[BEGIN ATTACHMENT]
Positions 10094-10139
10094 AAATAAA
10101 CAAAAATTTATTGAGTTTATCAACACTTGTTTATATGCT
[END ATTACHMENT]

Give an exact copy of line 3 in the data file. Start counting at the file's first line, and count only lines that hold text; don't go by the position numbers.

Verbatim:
10101 CAAAAATTTATTGAGTTTATCAACACTTGTTTATATGCT